Is there any reason why the complexities and tensions as well as pleasures and inherent “goods” of traditional marriage no longer capture the imaginations of producers and writers? Is it a dramatically uninteresting subject matter? Is the fact that over 50% of today’s marriages end in divorce a reason why writers cannot imagine it any other way? Is it a matter of a “trend”?

It’s hard not to hear each successive question for its rhetorical effect. My first response was to add one of my own to the list: is a generally disenchanted picture of marriage in our entertainment climate an unconscious, cultural form of collective self-amelioration, by which we come away feeling better about our own marriages in comparison?

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Media Matrimony for Better for Worse, Part 1

Recently a friend put me in touch with Christian author, W. David O. Taylor (editor of a book of essays titled For the Beauty of the Church: Casting a Vision for the Arts), who is writing an article about a two-pronged question pertaining to my profession: Why is there such an overall dearth of healthy onscreen marriages in television and film? And where might we find some exceptions?

Taylor was hoping to reach someone in the industry who might have some insight. Truth be told, though, despite the fact that I’m Christian, a screenwriter, and married, to boot, I often feel as vexed by the question as he does.

Thus what better place to ponder it than here at “Good Letters,” whose incisive readership might shed light upon the matter thanks to the comments box below.

With Taylor’s permission, I share his query in full:

Do you know of any Christians who are writing for TV or film, who happen to have written storylines about marriage, specifically about traditional sorts of marriages, in the “Friday Night Lights” or “Before Midnight” or even “The Incredibles” and “Downtown Abbey” vein?

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This Great Hunger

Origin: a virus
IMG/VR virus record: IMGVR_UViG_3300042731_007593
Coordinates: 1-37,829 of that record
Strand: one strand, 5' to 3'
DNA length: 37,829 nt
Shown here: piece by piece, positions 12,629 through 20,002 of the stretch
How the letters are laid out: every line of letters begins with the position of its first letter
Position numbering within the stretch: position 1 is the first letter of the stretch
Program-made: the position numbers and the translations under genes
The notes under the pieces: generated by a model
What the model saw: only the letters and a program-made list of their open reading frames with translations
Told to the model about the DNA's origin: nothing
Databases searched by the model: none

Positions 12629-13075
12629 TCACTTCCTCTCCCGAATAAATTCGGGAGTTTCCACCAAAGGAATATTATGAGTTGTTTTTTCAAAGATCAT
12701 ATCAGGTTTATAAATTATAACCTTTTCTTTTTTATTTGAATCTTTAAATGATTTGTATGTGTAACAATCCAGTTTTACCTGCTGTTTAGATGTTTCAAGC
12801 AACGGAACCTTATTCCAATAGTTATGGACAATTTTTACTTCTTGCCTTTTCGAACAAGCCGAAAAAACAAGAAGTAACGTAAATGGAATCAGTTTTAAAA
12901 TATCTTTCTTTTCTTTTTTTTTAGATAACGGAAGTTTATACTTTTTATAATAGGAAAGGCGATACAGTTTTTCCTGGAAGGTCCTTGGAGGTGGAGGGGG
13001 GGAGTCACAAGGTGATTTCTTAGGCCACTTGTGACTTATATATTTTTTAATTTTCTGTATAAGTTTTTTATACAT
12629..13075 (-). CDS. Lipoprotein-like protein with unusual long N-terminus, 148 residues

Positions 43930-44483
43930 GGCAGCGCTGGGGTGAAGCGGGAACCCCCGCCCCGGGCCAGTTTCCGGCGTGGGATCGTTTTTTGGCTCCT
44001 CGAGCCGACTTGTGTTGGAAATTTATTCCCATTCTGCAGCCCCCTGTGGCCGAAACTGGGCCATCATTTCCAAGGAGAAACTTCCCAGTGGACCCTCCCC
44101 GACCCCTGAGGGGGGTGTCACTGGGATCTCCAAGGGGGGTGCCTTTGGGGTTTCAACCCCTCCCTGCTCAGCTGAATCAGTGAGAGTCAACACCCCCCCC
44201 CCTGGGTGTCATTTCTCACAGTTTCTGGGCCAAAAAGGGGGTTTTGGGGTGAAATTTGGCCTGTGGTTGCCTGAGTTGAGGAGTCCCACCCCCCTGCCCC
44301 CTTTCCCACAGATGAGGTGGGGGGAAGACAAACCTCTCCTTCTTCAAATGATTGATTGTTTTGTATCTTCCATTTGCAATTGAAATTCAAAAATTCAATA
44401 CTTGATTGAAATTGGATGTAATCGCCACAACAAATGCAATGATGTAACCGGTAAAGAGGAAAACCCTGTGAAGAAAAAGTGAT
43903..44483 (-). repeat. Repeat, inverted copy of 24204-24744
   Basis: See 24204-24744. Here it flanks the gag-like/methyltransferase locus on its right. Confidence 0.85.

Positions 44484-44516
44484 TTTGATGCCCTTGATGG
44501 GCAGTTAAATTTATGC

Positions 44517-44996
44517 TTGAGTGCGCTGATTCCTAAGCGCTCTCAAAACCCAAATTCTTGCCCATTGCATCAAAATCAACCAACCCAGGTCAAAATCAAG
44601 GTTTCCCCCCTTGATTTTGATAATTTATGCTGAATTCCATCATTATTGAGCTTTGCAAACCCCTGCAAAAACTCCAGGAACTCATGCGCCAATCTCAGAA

“Right there is where it started,” he says, pointing out the window to emerald pastures several headlands away. Here, where the forty shades of green meet surprisingly blue seas on the southern coast of Ireland in West Cork, a breathtaking tableau dappled with dairy cows in any direction, blight is not a word that comes to mind.

But right there is where the Great Famine began.

We’re standing in late August at what will be my desk until Christmas, on a quick tour of the house whose owner should be packing for America. But with his Irish sense of time, one quite different and more expansive than my American variety, he has already taken us on a boat ride and is about to lead the way to a digging lesson up in the potato garden.

Minutes later, pitchfork in hand, I unearth a healthy bunch of spuds from rocky soil and am no less delighted than my children by the sight. The dirty yellow skins make a fine addition to the jeweled picture stretching out before us from Union Hall to Skibbereen—the finest of all, no doubt, if we were a family of five facing starvation in the mid-1800s.

That was three months ago, when we arrived for a family sabbatical now about to end. Given the somewhat last-minute nature of the plan put together over the summer, I had no idea that we would be living so close to the origin of Ireland’s defining watershed.